Spring 2022

Letter from the Editor

I came to explore the wreck.
The words are purposes.
The words are maps.
– Adrienne Rich (1929-2012), poet and essayist

Small broken ice in a fjord

My first birthday after high school graduation, a friend took me to have my astrological chart done and to have my cards read by an intuitive who also was an amazing Shakespearan costume designer. We met in his costume studio. Theatre-major-me loved the beauty of the space and how the lush fabrics and costumes seemed to enclose us during the reading. 

He sighed, murmured hmmm, paused for quite a while, then explained that my chart was full of Water. Then he gave me a piece of advice that I draw upon whenever I need to believe a moment will not be forever and that change is possible. “Emotion,” he said, “is a deep pool. When you find yourself at the bottom of the pool, don’t be afraid to sit and be in it. You will resurface when you are ready.” I skimmed over his words, preferring to ask more about what I would do for a career. Completely unhelpful (but true), he said, “Many things.”

For years this watery-truth was something I dodged. But in 2019 after a week on the ocean on the way to Alaska, I wrote and later published a poem that was a little like the Odyssey about diving to the bottom of an ocean of grief as a way to begin mapping what happens next, what can still happen next. Seeing the blue ice early one morning on that trip, I physically understood diving into the wreck.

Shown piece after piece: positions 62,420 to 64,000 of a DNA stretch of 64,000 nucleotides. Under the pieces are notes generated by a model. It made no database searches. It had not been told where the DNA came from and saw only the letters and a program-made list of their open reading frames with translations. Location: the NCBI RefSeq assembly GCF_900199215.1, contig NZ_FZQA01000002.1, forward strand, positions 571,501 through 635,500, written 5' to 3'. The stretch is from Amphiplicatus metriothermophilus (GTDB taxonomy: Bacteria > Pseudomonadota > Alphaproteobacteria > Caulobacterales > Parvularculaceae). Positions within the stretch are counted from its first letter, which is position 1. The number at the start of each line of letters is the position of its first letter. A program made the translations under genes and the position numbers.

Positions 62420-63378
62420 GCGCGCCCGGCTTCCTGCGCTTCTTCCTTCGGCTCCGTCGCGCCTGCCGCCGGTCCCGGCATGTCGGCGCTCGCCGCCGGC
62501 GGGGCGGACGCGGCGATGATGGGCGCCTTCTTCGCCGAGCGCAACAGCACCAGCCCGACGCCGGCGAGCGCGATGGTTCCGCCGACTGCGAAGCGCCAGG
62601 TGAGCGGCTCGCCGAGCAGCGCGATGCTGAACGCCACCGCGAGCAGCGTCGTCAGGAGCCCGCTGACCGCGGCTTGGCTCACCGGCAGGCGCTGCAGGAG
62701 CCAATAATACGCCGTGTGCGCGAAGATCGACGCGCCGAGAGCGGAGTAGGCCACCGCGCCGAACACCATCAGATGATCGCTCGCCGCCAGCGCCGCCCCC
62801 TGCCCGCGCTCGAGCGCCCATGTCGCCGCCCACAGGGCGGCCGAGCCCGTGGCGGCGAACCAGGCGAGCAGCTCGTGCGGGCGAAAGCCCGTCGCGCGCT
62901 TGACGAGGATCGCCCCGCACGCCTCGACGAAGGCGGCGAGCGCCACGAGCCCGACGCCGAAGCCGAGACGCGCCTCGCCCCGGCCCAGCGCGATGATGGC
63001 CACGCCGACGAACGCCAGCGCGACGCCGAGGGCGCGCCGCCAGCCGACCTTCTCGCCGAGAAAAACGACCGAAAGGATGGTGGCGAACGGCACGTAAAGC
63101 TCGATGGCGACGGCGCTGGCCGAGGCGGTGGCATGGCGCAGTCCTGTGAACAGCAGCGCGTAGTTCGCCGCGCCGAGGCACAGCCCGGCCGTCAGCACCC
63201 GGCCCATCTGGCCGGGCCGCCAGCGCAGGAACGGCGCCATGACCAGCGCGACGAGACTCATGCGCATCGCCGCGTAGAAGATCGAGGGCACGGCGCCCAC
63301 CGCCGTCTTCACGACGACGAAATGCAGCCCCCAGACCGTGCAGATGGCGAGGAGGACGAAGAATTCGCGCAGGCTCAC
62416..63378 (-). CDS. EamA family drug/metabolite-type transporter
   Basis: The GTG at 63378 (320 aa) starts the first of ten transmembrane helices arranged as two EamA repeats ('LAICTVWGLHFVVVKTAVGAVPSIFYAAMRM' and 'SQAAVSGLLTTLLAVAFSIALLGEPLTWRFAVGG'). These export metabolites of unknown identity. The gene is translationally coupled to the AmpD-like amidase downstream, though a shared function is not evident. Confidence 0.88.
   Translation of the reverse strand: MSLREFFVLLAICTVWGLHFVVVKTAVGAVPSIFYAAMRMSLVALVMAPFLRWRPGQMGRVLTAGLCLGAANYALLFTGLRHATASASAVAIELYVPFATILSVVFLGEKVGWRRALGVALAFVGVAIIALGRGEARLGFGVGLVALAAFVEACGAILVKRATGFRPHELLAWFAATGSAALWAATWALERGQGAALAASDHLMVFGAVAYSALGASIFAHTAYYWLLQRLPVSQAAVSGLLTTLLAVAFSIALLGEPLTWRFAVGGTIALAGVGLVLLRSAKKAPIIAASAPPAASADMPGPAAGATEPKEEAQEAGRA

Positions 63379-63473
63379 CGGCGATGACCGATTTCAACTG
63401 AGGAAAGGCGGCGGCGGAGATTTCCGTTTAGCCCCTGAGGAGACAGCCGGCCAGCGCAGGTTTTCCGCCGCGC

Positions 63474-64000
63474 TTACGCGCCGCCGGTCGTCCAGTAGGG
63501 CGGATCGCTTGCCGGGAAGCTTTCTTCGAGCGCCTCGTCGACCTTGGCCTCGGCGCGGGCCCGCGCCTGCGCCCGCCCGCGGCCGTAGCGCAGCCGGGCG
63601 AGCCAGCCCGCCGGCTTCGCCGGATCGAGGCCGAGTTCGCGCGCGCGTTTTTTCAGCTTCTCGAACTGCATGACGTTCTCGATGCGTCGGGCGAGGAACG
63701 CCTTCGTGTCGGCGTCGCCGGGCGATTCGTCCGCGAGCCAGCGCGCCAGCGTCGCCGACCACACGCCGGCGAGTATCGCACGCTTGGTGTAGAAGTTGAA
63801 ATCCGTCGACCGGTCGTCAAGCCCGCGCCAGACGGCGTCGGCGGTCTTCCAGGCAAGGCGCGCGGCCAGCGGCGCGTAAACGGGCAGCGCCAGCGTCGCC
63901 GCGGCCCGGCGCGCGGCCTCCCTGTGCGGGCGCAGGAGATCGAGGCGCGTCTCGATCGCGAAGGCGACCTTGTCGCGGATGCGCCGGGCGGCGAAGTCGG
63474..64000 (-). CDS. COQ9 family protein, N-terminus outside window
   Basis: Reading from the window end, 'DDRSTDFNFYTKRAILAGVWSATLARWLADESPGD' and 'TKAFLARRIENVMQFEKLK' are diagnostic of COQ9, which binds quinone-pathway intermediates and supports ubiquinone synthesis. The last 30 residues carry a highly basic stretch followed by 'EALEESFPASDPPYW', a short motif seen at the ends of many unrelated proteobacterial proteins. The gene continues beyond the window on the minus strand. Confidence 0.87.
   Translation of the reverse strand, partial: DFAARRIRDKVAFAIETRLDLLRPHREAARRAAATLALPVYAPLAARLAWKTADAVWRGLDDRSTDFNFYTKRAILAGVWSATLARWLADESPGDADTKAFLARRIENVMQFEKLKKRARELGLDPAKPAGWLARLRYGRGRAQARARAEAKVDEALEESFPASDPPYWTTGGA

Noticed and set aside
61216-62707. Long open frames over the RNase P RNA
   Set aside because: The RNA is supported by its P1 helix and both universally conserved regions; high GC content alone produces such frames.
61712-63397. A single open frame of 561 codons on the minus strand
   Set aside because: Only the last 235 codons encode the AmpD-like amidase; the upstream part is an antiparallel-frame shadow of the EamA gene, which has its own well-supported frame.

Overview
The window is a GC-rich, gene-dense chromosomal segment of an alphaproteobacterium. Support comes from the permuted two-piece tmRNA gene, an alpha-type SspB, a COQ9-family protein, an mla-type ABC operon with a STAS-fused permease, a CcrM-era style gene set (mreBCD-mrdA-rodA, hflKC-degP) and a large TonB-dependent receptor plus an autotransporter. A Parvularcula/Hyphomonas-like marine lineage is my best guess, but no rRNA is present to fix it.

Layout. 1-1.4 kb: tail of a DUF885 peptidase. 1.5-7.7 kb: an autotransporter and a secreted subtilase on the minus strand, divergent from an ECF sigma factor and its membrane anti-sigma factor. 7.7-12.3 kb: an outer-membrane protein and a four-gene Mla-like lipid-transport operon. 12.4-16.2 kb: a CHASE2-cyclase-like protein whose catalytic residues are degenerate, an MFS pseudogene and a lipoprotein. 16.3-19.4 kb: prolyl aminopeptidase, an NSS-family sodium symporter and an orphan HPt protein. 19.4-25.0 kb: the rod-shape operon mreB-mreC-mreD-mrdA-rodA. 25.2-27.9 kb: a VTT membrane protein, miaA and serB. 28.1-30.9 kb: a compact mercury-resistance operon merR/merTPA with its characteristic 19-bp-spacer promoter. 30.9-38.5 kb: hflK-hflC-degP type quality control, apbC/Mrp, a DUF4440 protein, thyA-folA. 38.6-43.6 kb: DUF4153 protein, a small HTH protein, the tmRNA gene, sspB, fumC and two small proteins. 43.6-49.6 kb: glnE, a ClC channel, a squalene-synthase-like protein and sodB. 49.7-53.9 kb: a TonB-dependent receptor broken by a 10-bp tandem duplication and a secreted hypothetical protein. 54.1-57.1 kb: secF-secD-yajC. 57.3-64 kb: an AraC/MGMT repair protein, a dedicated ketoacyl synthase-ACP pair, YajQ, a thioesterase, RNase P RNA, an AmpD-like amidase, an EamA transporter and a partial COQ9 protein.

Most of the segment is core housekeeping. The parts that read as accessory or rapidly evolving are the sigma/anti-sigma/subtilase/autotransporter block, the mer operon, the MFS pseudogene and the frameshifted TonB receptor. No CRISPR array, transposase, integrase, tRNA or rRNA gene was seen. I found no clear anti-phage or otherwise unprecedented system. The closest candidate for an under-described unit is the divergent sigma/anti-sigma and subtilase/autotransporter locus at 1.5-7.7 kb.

I didn’t finish that major – and I was so close – because there were wrecks I needed to explore. But I did go back to the theatre in graduate school because I am in love with stories in motion, the way bodies narrate where words fail, and how live performance provides the rehearsal and map for navigating the wrecks we are called to explore. 

Today in the Northern Hemisphere, it is the vernal equinox. It’s the return of what is known and a chance for the new. The editors have written outstanding letters about the writers and works that we are featuring in this issue. Every reading period I am moved by the exploration stories that come our way and please know that although we can only publish a fraction of them, we are grateful for the opportunity to read your words. 

On behalf of The Citron Review, thank you dear readers and writers for spending this time with us. We wish you happy reading and new explorations.

Warmly,

Angela M. Brommel
Editor-in-Chief
Poetry Editor
The Citron Review

Above Image: Photo by Angela M. Brommel, ENDICOTT ARM & DAWES GLACIER, ALASKA, May 2019

 

Masthead

 

Table of Contents

Poetry

Notes on the selections by Eric Steineger

Vogue Robinson
Juneteenth 2021  
Lucia Cherciu Immigrant Verbs  
Benjamin Truax Quadratic End (a golden shovel)  
Brandel France de Bravo Mind Slogan 34: Don’t Transfer the Ox’s Load to the Cow  
     
Creative Nonfiction

Notes on the selections by Ronit Plank

Amy Cipolla Barnes The Art of Brutalism  
James Morena
Like a Little Beach  
Amy Lyons Memories from a Handful of Months After My Mother Died  
Kristian O’Hare something about this silence feels holy  
Pavle Radonic Unfathomable  
Shifra Sharlin BUSTED!  
Luke Larkin Hunter  
Michael Fallon The Serpent  
     
Flash Fiction

Notes on the selections by Elizabeth De Arcos

Erin Armstrong
What Grows in the Garden  
Amber Wozniak Deer Feast  
Carisa Coburn Pineda Locked In, Locked Out  
     
Micros

Notes on the selections by JR Walsh

Jessica Khailo Runny Eggs Make Sunny Mornings  
Kip Knott  
Tracy Porch
Harvest  
Brandi Sperry Break  
Nancy Freund Gulls  
Yasmina Din Madden The Questions You Ask a Lost Child Now
 
Frenci Nguyen lunar  
Jasmine Sawers A Girl/A Witch/A Crone  
WA Hawkins The Wind, The Wind  
     

Sunflower

George Arents Collection, The New York Public Library. "Sunflower." The New York Public Library Digital Collections.

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